Correlation, causation – and reason for precaution

“Correlation is not the same as causation.” This is a core catechism that is drilled into most of us scientists, along with “I might be wrong,” and “build your competitive science reputation by demolishing the half-baked work of others.”

Alas, “Correlation is not the same as causation” has become an incantation parroted by Fox-Watchers, as part of the Murdochian campaign to undermine science and claim that nothing can ever be proved. In fact, sifting for correlations is how experimental science begins. A strong correlation demands: “hey, check this out!”

But it’s more than that. A strong correlation shifts the Burden of Proof. When we see a strong correlation, and the matter at-hand is something with major health or safety or security implications, then we are behooved to at least begin taking preliminary precautions, in case the correlation proves to be causative. Sometimes the correlation is later demonstrated not to be causal and a little money has been wasted. But this often proves worthwhile, given long lead times in technology.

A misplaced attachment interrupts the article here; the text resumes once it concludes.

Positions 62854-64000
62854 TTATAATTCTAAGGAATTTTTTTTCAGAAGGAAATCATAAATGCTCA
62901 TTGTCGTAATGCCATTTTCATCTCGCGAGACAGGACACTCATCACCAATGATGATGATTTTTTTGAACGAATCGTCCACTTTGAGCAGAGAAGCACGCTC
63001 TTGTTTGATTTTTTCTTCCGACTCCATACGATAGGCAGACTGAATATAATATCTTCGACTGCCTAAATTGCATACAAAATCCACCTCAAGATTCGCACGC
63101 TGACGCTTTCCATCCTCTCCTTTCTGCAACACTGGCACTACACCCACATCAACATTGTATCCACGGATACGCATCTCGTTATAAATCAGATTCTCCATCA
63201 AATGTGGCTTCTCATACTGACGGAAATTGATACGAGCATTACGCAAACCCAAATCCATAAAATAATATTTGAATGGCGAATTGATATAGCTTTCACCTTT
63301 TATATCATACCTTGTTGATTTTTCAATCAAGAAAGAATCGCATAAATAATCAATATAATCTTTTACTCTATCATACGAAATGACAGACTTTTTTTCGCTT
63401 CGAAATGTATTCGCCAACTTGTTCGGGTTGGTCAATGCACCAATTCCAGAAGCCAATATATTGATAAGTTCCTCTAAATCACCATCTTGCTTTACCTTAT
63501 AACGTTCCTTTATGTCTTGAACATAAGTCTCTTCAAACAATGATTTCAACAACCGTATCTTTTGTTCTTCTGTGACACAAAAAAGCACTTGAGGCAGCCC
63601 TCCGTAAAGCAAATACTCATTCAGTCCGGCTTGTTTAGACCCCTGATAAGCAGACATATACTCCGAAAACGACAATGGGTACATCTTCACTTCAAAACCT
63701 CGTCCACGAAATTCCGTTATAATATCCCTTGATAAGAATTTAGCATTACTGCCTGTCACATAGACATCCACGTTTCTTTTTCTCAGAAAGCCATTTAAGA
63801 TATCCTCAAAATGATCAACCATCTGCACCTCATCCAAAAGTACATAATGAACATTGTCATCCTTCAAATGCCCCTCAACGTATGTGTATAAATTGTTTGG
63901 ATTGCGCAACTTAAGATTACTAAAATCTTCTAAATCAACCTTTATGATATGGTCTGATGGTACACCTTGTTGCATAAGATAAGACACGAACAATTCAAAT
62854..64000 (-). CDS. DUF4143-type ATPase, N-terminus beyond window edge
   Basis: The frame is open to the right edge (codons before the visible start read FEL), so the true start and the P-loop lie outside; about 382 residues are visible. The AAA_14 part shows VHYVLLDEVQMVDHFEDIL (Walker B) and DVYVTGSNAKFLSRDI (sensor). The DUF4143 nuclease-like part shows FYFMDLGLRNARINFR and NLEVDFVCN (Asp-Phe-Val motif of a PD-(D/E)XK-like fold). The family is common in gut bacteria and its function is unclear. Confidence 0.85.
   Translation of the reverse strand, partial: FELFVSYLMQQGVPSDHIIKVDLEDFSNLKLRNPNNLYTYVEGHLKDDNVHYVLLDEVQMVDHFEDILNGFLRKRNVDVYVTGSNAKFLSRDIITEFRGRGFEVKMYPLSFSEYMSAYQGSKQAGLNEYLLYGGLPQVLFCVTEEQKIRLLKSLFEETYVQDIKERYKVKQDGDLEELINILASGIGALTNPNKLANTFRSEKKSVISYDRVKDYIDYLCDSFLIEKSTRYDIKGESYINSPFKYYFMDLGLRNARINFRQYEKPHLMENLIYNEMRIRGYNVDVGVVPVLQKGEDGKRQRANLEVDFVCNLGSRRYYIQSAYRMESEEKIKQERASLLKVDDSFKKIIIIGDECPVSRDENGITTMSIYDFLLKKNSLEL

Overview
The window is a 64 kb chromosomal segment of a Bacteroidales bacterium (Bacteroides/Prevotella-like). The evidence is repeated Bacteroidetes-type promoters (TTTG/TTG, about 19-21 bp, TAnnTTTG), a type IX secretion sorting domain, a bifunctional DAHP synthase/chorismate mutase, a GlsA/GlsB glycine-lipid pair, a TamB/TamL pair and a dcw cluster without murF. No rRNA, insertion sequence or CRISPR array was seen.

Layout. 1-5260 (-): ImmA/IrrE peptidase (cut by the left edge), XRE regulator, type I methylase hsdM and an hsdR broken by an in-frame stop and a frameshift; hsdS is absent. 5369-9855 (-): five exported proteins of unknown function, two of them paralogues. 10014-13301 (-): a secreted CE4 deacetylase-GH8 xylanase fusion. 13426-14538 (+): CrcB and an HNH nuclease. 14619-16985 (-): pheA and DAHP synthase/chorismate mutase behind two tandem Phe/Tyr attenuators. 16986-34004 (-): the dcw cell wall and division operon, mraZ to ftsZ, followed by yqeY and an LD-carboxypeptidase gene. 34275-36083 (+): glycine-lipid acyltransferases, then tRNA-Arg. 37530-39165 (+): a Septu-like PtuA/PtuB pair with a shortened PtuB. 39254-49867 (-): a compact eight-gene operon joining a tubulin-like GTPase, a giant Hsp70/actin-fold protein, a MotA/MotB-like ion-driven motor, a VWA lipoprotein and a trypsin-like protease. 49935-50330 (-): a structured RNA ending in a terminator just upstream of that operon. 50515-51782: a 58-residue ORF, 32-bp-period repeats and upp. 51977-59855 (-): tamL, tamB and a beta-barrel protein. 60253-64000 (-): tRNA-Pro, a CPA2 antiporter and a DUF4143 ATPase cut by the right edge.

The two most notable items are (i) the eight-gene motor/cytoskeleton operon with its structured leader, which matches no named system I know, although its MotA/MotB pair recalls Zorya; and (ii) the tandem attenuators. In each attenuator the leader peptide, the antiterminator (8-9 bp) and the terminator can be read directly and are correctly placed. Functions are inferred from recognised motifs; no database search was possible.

For example, we were fortunate that work had already begun on alternative refrigerants to CFCs, when their role in ozone damage was finally proved. Indeed, valid concerns over the health and environmental effects of tobacco and leaded gasoline were dismissed for years. Two must reads: Merchants of Doubt: How a Handful of Scientists Obscured the Truth on Issues from Tobacco Smoke to Global Warming by Naomi Oreskes and Erik Conway, as well as the story of Clair Patterson and the obstructionism of the oil industry.

Another example: terrorism experts sift for correlations and apply intelligence resources to follow up, while giving potential targets cautious warnings. Many correlations don’t pan out. But a burden falls on those saying “ignore that.”